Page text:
“Nothing,” he whispers.

“Don’t lie to me.”

Now, that rubs Jason the wrong way. It’s a memory, one he hates, one that rings like a threat. It’s a fight or flight button. 

And Jason, too, is angry now. “I’m not a liar!”

The hallway cop comes closer again, another one approaching as well. Waylon doesn’t even flinch.

Now, the thing is, Jason isn’t stupid. He knows that letting his anger and frustration out in the open will get him nowhere today. His muscles are aching from the buzz in his head, from the rage setting his chest and cheeks on fire, but he retains some sense of reason and reality in there. He’ll definitely have a lot of aggression and tears to part with once the opportunity will present itself, and he’s worried about what that will be like; still, at this very moment, the quiet side of him knows that he should only focus on not getting evicted from the group home, a plan that starts with not punching anyone—let alone Waylon, much less so right here.

He hears the Waynes get up and thinks that at least one of them will back him up, but before anyone can say anything, a tall silhouette appears. Jason can feel the blood drain from his face. Waylon shoots him a weird glance and is about to say something, when—

“Excuse me,” Bruce Wayne says. “You’re blocking the path to my kids.”

He sounds pissed off. He is scary. His fitted black suit and the cold shade of his eyes give him the sort of aura Jason tends not to challenge.

But Waylon isn’t impressed. He turns around to face the billionaire, then spits: “Excuse me, but I’m not done talking to mine.”

The words spark something rotten in Jason’s bones, as if making them porous and pouring poison in the holes. It is liquid anxiety and his mind is oh so drunk on it. “I’m not your kid,” he growls—tries to growl—but it’s barely a whisper. It’s all the energy he has left.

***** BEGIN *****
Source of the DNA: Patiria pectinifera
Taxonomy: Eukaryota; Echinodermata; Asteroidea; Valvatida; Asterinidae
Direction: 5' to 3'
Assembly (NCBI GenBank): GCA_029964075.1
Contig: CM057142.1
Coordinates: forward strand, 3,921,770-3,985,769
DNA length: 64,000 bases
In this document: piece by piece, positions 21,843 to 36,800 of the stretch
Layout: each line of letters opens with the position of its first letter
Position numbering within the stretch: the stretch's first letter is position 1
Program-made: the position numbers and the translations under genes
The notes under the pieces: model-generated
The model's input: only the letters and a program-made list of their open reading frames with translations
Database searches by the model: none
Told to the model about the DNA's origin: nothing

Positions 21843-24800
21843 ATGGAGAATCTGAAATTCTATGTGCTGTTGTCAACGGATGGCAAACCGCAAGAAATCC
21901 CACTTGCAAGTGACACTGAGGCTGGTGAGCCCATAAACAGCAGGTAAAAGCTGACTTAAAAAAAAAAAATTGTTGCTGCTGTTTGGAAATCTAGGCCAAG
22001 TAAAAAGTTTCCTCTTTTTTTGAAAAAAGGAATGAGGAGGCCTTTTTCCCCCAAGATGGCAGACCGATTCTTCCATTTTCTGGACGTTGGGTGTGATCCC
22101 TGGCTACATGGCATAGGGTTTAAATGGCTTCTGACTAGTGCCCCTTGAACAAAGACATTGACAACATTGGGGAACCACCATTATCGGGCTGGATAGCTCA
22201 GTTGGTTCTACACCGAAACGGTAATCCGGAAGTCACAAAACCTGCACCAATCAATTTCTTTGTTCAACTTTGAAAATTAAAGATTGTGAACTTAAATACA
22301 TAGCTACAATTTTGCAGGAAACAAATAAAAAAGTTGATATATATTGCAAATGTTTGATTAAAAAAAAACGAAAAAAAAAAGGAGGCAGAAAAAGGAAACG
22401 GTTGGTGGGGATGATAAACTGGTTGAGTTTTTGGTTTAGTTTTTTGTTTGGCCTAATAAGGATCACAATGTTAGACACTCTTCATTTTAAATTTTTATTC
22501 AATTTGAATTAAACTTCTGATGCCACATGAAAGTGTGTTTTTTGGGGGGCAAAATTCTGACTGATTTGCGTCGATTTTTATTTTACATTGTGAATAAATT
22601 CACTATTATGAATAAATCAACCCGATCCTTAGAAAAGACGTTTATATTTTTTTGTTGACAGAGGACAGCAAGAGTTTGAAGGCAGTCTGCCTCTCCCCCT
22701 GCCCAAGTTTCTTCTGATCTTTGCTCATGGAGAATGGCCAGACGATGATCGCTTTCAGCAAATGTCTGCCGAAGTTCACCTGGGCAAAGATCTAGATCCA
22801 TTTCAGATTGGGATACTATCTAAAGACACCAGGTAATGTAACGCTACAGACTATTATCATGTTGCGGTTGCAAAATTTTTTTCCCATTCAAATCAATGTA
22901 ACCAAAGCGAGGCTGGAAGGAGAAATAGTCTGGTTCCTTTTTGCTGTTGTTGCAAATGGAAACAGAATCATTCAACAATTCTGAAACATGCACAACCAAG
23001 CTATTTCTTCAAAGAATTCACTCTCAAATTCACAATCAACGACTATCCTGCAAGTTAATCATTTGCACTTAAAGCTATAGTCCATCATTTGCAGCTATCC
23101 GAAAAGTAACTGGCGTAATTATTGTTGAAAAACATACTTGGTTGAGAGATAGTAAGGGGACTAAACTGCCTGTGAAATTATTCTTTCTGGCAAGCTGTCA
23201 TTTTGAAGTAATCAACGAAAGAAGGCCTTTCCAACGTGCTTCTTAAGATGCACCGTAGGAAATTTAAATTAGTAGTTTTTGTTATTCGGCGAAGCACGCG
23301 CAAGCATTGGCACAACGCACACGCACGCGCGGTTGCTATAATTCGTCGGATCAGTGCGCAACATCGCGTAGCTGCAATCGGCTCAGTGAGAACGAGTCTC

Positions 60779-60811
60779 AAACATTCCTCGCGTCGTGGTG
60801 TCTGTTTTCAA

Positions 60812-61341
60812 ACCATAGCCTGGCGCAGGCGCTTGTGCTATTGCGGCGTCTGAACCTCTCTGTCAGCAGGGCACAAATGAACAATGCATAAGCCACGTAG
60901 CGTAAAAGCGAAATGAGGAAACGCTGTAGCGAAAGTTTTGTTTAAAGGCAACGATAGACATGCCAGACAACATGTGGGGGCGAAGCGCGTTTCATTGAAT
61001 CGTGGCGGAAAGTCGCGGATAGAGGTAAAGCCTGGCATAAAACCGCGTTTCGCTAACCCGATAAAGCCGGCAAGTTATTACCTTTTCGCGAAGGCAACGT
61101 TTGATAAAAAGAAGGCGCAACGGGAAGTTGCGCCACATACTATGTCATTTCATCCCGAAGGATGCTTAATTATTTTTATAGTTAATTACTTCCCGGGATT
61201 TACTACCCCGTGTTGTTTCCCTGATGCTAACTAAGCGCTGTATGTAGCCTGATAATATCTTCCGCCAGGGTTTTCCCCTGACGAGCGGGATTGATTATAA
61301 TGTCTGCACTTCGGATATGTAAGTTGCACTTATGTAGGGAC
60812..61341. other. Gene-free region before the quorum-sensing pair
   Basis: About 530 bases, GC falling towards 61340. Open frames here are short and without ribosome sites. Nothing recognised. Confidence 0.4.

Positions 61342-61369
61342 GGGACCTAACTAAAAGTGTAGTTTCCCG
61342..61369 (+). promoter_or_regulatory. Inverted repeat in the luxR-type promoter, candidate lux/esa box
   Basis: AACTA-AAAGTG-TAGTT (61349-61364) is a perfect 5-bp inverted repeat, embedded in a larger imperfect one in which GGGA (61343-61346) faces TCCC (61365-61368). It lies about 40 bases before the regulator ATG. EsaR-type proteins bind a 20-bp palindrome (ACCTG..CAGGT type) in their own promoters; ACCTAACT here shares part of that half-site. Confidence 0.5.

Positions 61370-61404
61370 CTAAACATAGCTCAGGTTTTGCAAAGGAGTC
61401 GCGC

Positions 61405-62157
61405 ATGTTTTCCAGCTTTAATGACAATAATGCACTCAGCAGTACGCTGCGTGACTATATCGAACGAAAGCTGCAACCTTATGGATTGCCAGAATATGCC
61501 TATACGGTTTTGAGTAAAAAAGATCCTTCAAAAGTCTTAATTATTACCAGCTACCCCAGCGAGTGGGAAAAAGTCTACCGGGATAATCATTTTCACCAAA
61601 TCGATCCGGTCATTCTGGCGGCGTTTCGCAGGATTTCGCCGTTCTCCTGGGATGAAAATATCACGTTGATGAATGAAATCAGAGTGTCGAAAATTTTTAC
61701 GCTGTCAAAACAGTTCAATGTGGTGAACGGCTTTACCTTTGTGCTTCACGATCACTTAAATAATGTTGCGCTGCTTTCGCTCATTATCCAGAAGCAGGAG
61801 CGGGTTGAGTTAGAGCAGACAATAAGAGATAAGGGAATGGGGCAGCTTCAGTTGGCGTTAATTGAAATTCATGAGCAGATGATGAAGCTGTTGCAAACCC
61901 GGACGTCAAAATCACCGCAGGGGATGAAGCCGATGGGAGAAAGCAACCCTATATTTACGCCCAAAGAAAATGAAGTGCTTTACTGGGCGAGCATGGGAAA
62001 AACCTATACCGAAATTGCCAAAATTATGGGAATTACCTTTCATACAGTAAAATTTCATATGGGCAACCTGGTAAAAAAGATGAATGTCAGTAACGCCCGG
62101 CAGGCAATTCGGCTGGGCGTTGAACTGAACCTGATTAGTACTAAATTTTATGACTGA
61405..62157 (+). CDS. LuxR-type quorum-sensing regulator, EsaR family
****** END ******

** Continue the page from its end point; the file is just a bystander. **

If he could cry, he would.

Waylon turns around to face him, but where Jason expected wrath, he finds an apologetic look and what could very well be pity in the man’s traits. 

And Bruce Wayne is watching Jason, too. His scowl is not unkind, only intimidating, his eyes piercing and curious.

The teen isn’t in the mood to entertain some staring contest. He starts to seriously consider making a run for it when suddenly, behind the billionaire, another man appears. The glasses on his nose are a bit crooked, right hand holding a tablet and a digital pen, left hand carrying a small, worn leather briefcase. Jason can sense the Wayne kids shift behind him, relax even. The stranger offers them soft smiles and when his gaze lands on Jason, this kindness doesn’t falter. Jason isn’t sure why, but it’s almost as if the air has just become more breathable.

Shortly, Bruce Wayne averts his eyes and leaves Jason to his thoughts. He then turns to Waylon again and extends his hand for the social worker to shake, breathing out a barely audible ‘Bruce Wayne’ as if his face and name aren’t common knowledge in Gotham.

Waylon, his back to Jason again, takes the hand offered. “Waylon Jones,” he mumbles. “We met during your foster parent training.”

Bruce Wayne raises an eyebrow. “Sorry, I don’t recall.”

The man behind him rolls his eyes almost comically, then starts staring at the back of Bruce Wayne’s head with a hint of disapproval.

Maybe Jason is wrong, but he believes what he sees in this stranger’s mocking smirk to be fondness—unbounded. 

He doesn’t have much time to dwell on who the man might be, because not three seconds later, a door opens behind him. Lieutenant Sawyer, paper in hands, surveys the little group. The flat tone of her voice says a lot of her boredom. “Mr Wayne. Mr Jones.”

Bruce Wayne nods. “Lieutenant.”

Waylon groans in lieu of greetings. “Look, can we speed this up? I have other cases to deal with today.”

That hurts. Jason doesn’t even know why it still hurts to know he’s nothing but number, a file, an inconvenient piece in the overcrowded puzzle that is the foster system. He’s temporary. He’s not worth much time. 

He doesn’t even know what to make of his indignation about Waylon insinuating that he was his guardian or father not even a minute ago, now that this new pain has replaced that. The conflict and the fear, this ever-growing fear, are filling him with dread and pain everywhere he can still feel.